Background: Although mammographic screening for breast cancer (BC) has substantially increased the rates of detection of early-stage BC, a significant proportion of patients continues to be diagnosed in locally advanced or metastatic settings. The early BC diagnosis is of utmost importance for long-term survival, improving the quality of life and reducing costs for public healthcare. New BC screening approaches integrated with the radiological ones, could improve the early identification of BC, offering more personalized monitoring and treatments. Cell-free DNA (cfDNA) is considered a new potential biomarker for cancer, whose importance has been gradually deepened thanks to the rapid improvement of molecular technologies. As reported in the literature, cfDNA can play an important role in the diagnosis, treatment, and prognosis of many tumors, and it could replace tissue biopsy with a simple blood test. To further understand the value of cfDNA in BC, we used the digital droplet PCR (ddPCR) to investigate ALU and LINE sequences in cfDNA as potential biomarkers for BC diagnosis. Methods: Peripheral blood specimens (12 ml) were collected from 99 patients with primary BC before surgical treatment and from 103 healthy women selected as a control group. The study was approved by the Ethical Committee and informed consent was obtained from all participants. DdPCR was developed to detect cfDNA abundance of long and short fragments, targeting two repetitive DNA elements: ALU (ALU-260 bp, ALU-111 bp) and LINE1 (LINE1-266 bp, LINE1-97 bp). The cfDNA integrity (cfDI) was obtained from the ratio of longer/shorter fragments. Receiver operating characteristic (ROC) analysis was carried out to assess the discriminatory power of cfDI between cases and controls and the area under the curve (AUC) was calculated with 95% confidence interval (95%CI). Results: Patients with BC had a significantly lower cfDI (median ALU = 0.08, median LINE1 = 0.19) compared to the control group (median ALU =0.10, median LINE1 = 0.27) (P < 0.001 for each). ROCanalysis revealed that cfDI allow to distinguish patients with BC from healthy women with an AUC of 0.66, 95%CI: 0.59–0.73 for ALU and 0.78, 95%CI: 0.71–0.84 for LINE1. Comparing AUC curves, we found that the LINE1 marker has a more significant diagnostic performance than ALU (p = 0.005, De-Long Test). Conclusions: The LINE1- cfDI seems to be a stable predictive marker of early BC detection. Although our results need to be further confirmed in a larger and independent cohort, the measurement of LINE1-cfDI with ddPCR may become a suitable predictive strategy. It could be integrated into a screening program to detect early BC and maybe to monitor women with a higher risk for BC. Furthermore, LINE1-cfDI detection by ddPCR could be very useful to monitor BC relapse due to the high sensibility, specificity and reproducibility of the technique. No conflict of interest.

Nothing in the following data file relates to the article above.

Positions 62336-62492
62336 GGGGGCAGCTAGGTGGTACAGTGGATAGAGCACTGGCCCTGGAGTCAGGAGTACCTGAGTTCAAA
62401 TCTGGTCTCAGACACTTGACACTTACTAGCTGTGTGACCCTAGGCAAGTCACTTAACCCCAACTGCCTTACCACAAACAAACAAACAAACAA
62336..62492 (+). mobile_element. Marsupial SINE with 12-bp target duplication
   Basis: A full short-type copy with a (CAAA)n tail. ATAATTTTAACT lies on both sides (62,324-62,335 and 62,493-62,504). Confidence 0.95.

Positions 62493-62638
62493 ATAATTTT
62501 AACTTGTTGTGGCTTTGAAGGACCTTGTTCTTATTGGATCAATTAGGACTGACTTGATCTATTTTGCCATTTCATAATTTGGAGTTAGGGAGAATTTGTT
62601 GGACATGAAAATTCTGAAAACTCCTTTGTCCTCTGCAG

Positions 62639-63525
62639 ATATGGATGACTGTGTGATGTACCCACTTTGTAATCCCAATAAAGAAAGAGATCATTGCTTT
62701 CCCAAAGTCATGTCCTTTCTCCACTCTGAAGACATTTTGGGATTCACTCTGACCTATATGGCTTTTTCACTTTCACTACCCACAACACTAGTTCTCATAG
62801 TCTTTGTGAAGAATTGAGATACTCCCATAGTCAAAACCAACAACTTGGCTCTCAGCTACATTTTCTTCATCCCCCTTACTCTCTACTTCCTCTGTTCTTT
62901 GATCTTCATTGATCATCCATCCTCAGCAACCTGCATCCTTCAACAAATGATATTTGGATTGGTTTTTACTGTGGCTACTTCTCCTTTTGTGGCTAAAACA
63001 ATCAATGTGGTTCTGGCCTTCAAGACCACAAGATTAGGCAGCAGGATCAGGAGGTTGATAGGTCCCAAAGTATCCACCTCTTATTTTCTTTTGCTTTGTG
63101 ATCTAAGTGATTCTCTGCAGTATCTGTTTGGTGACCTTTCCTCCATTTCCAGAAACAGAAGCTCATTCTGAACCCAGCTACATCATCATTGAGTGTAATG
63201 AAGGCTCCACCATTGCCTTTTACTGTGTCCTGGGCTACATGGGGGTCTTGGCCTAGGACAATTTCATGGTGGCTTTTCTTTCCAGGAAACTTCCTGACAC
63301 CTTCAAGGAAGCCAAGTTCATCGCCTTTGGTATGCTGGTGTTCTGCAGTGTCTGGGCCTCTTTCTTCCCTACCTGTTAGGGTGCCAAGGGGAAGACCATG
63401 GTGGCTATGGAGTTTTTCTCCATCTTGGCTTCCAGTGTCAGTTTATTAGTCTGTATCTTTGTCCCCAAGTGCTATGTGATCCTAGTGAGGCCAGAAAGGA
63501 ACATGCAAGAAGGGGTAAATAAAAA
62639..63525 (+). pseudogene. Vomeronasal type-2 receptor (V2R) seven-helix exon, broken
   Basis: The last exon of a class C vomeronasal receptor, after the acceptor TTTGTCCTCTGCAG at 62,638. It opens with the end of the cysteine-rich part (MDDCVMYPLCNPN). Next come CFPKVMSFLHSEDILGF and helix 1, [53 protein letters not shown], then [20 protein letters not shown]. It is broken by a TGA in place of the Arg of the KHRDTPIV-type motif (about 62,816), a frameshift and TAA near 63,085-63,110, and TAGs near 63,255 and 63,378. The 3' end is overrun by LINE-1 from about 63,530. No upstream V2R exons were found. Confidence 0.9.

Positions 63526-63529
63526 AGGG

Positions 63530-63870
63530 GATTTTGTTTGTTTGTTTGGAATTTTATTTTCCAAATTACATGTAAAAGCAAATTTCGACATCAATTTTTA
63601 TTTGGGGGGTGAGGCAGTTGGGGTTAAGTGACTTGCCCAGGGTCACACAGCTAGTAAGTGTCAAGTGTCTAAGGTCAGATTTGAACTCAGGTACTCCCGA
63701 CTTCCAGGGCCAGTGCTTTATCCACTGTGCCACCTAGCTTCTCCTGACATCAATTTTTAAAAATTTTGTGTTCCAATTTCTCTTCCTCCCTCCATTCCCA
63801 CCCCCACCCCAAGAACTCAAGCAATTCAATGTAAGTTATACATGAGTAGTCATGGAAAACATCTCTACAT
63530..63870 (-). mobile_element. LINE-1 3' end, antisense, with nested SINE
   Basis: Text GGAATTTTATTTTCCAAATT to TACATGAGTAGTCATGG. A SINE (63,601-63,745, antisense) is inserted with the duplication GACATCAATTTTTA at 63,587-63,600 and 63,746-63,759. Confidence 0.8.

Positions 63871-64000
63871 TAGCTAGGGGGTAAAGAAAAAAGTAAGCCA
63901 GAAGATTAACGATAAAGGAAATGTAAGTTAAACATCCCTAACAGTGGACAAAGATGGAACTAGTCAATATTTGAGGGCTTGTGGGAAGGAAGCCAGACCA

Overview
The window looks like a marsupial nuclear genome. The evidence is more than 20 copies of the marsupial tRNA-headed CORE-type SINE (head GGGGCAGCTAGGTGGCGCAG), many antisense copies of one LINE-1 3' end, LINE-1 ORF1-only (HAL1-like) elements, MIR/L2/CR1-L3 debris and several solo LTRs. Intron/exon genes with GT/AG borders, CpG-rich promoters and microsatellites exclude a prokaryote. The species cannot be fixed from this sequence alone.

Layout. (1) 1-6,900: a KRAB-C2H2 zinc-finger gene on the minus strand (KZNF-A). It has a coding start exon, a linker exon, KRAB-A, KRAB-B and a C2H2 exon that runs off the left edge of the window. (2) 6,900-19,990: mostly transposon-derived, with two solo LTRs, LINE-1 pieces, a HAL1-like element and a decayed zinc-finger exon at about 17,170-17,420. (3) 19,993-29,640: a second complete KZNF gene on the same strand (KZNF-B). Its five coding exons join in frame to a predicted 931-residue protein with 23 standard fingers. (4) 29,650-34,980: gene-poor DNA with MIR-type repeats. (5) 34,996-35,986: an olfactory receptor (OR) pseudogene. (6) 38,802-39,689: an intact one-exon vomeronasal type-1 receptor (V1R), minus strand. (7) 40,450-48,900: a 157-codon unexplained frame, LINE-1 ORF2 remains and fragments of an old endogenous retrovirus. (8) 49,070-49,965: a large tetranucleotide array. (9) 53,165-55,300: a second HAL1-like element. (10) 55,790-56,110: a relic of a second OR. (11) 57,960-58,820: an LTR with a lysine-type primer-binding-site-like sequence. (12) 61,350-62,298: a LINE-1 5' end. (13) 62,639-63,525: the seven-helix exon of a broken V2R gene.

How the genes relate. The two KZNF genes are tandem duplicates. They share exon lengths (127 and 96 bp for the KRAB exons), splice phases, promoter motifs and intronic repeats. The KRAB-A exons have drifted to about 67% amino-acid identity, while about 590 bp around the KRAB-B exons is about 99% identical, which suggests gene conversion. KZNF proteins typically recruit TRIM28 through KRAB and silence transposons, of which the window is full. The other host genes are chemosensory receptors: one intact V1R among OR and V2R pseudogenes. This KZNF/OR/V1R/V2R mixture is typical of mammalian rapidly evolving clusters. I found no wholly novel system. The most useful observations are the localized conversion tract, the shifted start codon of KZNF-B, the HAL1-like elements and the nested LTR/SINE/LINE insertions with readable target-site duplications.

Evaluation of circulating cell-free DNA and its integrity as a potential predictive biomarker of breast cancer onset: A pilot study